Research Groups

Self-Organization of Multicellular Systems

Welcome to our group webpage! We are a joint research group, established in 2021, between the Max Planck Institute for the Physics of Complex Systems (MPI-PKS) and the Max Planck Institute of Molecular Cell Biology and Genetics (MPI-CBG), based at the Center for Systems Biology Dresden (CSBD).

We are theorists, but we closely collaborate with experimentalists, at MPI-CBG and beyond, on problems in theoretical biophysics, applied mathematics, and soft matter physics. Read more about our research projects.

Research Focus

We want to understand how the mechanical properties of individual cells arise from those of their constituents, and in turn give rise to mechanical properties at the level of the tissues that these cells form. Additionally, we want to understand how these mechanical properties affect and constrain tissue deformations during development. Key questions for out work are:

(1) How is robust development possible in spite of large amounts of biological variability and mechanical constraints?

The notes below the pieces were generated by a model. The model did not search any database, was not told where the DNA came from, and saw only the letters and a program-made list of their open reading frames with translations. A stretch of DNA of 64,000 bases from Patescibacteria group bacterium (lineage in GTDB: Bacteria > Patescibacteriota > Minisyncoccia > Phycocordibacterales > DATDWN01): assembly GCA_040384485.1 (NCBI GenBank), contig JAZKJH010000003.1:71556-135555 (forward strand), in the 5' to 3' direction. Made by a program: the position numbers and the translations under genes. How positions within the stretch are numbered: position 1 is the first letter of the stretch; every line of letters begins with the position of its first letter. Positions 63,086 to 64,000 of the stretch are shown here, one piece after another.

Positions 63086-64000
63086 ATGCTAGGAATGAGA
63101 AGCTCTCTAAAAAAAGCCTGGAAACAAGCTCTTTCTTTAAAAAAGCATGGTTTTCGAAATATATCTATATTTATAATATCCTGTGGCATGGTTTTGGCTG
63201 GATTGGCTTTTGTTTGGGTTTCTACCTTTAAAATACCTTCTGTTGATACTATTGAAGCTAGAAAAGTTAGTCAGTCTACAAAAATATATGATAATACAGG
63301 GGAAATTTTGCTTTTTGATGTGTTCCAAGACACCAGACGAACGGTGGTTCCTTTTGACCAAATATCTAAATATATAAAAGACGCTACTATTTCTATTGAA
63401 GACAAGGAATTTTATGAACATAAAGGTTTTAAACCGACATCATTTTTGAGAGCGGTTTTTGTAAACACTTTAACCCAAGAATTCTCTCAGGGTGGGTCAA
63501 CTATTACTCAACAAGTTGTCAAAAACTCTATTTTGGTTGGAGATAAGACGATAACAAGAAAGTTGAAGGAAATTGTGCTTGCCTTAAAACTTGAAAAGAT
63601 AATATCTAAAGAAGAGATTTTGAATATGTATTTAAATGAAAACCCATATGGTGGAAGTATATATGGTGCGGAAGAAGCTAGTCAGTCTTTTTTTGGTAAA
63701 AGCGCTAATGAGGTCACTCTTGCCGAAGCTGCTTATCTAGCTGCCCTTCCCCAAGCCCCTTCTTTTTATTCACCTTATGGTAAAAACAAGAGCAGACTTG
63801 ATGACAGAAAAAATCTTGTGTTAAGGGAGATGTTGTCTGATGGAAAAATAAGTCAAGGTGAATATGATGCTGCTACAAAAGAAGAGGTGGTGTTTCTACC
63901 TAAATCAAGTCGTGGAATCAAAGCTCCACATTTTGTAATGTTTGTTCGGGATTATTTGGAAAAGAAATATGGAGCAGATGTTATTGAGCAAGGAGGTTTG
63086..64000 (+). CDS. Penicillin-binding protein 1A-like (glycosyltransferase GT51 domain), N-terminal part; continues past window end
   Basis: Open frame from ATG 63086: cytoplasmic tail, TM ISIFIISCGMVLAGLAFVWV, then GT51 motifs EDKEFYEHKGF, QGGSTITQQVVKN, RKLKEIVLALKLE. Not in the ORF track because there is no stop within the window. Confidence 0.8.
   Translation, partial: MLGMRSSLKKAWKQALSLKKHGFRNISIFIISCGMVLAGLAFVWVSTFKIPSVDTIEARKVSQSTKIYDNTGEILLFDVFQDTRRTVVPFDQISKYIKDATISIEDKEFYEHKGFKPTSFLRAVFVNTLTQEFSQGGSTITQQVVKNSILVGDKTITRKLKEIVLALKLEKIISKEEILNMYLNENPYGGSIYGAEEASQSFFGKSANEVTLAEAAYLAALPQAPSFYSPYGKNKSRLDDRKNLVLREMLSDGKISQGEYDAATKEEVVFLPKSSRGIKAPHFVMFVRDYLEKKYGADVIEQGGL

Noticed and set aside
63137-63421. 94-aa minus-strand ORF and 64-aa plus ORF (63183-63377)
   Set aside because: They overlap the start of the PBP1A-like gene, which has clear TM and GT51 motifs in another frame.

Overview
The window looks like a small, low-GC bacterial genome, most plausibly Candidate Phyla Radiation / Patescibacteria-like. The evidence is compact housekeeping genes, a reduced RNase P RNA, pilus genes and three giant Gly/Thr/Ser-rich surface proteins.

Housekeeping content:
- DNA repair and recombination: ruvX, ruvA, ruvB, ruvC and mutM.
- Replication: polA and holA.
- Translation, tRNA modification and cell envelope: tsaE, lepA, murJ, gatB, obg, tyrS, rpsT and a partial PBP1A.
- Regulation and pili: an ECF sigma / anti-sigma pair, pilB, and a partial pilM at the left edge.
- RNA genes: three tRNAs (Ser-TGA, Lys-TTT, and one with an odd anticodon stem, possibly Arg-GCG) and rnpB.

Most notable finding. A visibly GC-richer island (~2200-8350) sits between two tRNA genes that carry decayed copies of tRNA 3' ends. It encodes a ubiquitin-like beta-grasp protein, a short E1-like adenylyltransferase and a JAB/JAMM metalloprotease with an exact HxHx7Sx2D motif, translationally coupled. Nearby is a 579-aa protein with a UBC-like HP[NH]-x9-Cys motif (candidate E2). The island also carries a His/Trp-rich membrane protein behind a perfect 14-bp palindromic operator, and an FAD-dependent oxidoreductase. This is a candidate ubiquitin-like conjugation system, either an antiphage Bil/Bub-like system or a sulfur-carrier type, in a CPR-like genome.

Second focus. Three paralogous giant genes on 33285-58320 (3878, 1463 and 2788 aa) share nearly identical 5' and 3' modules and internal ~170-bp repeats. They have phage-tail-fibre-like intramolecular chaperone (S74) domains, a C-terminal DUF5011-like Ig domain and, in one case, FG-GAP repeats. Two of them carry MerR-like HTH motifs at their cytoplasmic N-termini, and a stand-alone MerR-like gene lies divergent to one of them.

(2) What are the continuum theories that describe biological tissues and the processes of cell migration and cell intercalation that they undergo during development?

Latest Research

Morphoelasticity of large bending deformations of cell sheets during development

Haas & Goldstein, Phys. Rev. E 103, 022411 (2021), highlighted as an Editors' Suggestion

Deformations of cell sheets during morphogenesis are driven by developmental processes such as cell division and cell shape changes. In morphoelastic shell theories of development, these processes appear as variations of the intrinsic geometry of a thin elastic shell. However, morphogenesis often involves large bending deformations that are outside the formal range of validity of these shell theories. We have derived a shell theory for large intrinsic bending deformations that emphasizes the resulting geometric material anisotropy and the elastic role of cell constriction. Taking the invagination of the green alga Volvox as a model developmental event, we have revealed how these geometric effects stabilize invagination.

We have postdoctoral positions and fully funded PhD student positions available!

Read more about our research interests in theoretical biophysics, mathematical biology, and beyond!